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RISING STARS OF 1928
The West Indies team that toured England in 1928, was the first to ever represent the West Indies at Test cricket. It was a pioneering trip, although it was not the first undertaken by a West Indian team. It was actually the fourth visit; the first had been in 1900, the second in 1906, and the third in 1923.
On this, the 75th anniversary of that first Test, we play our 398th Test match in St. Lucia, which is hosting a Test match for the first time at the Beausejour Stadium. It is fitting that we should be marking the moment at a new Test venue, which reflects the vision to take Test cricket into every one of our West Indian islands.
We have played a great deal of cricket since that first tour, moreso in recent years. By the end of the Sri Lanka series, we would have played 399 Test matches in 75 years, with the number rapidly increasing from 52 in the first 25, to 137 in the following 25, and a whopping 208 in the last 25 years alone. That is an incredible amount of cricket, and it is something to look at as we try to enhance our performance.
The effect of such intense cricket, especially as the last few decades have also included numerous One-Day Internationals, has its own impact on player performance.
Certainly it was deemed to be a factor in the performance of that first Test team visiting England in 1928. As we look back at that visit, which lasted from mid-April to September, and in which the 17-member team played 42 matches, including the three three-day Tests - nearly a hundred days of cricket - it was clear that the intensity took its toll.
In his book, "Cricket and I," Learie Constantine, the star of that tour, wrote of how exhausting their schedule was and how he would go straight to his room after a day's play and have his dinner there just so he could get to bed as quickly as possible to be ready for the next day. He summed up the tour by saying that even though they had lost each of the Tests by an innings plus, he knew that the team was "far, far better" than they did.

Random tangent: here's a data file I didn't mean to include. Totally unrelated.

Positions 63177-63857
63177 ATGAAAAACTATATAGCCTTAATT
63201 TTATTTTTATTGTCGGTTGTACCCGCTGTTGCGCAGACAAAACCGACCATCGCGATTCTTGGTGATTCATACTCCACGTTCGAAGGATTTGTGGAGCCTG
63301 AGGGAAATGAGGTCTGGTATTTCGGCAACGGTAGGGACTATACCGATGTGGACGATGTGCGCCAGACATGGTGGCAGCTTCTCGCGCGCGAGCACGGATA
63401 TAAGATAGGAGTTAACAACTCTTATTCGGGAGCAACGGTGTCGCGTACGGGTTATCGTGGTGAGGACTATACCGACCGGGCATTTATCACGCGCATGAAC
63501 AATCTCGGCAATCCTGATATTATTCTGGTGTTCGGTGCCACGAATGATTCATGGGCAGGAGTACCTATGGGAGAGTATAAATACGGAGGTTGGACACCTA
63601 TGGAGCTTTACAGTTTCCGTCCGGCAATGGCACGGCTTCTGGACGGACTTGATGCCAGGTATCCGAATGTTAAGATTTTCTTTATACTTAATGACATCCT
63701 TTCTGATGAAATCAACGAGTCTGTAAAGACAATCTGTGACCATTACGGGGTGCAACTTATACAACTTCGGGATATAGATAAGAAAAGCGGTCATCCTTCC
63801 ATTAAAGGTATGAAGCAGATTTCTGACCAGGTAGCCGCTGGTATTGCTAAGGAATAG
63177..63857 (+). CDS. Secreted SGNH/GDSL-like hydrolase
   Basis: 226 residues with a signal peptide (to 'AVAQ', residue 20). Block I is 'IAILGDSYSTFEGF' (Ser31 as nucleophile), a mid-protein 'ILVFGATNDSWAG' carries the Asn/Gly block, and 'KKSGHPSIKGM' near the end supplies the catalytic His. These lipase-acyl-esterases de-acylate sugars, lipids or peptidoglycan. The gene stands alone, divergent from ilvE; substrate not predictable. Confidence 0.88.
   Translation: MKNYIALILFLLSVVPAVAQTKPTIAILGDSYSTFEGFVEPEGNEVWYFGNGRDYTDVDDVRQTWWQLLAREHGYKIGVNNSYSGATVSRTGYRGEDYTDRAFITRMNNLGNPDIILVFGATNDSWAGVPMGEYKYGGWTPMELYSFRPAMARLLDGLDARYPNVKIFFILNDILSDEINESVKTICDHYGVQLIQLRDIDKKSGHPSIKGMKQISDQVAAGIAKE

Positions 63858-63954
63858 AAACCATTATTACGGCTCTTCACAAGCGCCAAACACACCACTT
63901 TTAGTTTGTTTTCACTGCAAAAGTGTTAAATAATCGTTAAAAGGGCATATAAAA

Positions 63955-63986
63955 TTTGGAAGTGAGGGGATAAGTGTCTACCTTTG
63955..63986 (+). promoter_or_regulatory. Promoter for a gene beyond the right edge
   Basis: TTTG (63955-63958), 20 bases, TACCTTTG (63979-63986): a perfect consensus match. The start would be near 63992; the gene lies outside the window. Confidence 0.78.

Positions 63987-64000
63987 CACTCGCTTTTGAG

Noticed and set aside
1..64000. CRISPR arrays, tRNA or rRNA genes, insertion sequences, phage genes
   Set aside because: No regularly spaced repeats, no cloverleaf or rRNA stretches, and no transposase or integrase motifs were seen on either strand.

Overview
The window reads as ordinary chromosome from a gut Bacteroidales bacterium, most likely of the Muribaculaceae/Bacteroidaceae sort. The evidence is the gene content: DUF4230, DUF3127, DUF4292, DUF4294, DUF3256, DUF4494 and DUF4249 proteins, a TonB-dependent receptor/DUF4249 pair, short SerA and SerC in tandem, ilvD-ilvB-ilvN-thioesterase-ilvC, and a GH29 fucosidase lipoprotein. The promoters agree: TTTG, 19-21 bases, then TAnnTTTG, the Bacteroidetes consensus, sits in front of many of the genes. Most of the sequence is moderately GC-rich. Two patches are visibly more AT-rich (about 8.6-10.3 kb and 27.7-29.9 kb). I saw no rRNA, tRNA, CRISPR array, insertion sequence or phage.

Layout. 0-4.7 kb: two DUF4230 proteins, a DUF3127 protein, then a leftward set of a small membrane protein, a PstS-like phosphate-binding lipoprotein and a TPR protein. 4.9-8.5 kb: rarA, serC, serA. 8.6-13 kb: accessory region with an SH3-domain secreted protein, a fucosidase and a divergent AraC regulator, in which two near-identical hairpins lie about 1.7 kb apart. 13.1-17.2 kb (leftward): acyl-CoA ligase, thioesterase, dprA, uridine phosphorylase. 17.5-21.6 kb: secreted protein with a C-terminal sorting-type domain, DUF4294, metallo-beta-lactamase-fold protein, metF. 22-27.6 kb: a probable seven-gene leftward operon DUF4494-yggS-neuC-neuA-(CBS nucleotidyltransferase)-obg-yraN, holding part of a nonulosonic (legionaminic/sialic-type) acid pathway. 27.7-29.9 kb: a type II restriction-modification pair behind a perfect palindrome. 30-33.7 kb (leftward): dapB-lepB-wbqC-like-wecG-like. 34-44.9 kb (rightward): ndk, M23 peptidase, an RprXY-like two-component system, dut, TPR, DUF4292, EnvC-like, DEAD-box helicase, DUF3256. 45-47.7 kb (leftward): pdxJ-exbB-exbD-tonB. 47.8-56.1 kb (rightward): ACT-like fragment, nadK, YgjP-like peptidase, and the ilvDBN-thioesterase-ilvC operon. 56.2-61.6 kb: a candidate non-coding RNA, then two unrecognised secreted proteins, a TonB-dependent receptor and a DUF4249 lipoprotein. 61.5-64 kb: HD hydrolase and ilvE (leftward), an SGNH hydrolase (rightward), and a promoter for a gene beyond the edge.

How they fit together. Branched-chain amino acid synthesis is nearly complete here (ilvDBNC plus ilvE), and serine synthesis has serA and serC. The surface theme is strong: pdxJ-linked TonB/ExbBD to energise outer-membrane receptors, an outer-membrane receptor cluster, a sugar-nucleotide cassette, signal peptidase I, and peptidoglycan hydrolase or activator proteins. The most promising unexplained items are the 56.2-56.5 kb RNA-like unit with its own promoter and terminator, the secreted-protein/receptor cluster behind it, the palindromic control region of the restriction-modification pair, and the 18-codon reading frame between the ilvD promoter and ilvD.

"But if many failed, certain men stood out as absolutely first-class cricketers.
"There was the calm superiority of [Frank] Martin in county games and Tests, not a [George] Challenor by any means but a master of defensive play. [Herman] Griffith was not too far wrong in his estimation of Martin. Griffith bulks largely in my memories of that tour: short, powerful, exuding a sturdy confidence, bowling away, good length off-breaks, swing from leg, change of pace, good length, steadily at it and his eyes wide open to take whatever the batsmen had to offer him. [Clifford] Roach, batting better every week.[Edward] Hoad, forcing his way up from the depths to take his rightful place among the batsmen of the side," wrote Constantine, even as he remarked that "Challenor, [Joseph] Small and [Maurice] Fernandes were nothing like they had been in 1923."
Whereas Challenor was the man in 1923 who had elicited all of England's highest praises, it was Constantine's turn in 1928 to dazzle.
In his latest cricket book, "A Nation Imagined," which celebrates and analyses that 1928 tour, Professor Hilary Beckles writes of Constantine's prowess and his impact on the West Indian psyche.
"The West Indian imagination, however, featured Constantine as its hero in the confrontation with English batting. Considered the most improved player since 1923, Constantine was rated as the fastest in the quartet. At home he was the superstar of the emerging game. In 1923, the English crowds flocked to see him bat, bowl and patrol the cover area. He was already hailed as the greatest all-round cricketer the region had produced, and by the end of the tour he had cinched a claim to being the best in the world."
By September 1928, then, although there were no Test victories to bring home, it was clear that the forces gathering in the West Indies were soon going to make the rest of the world sit up and take notice.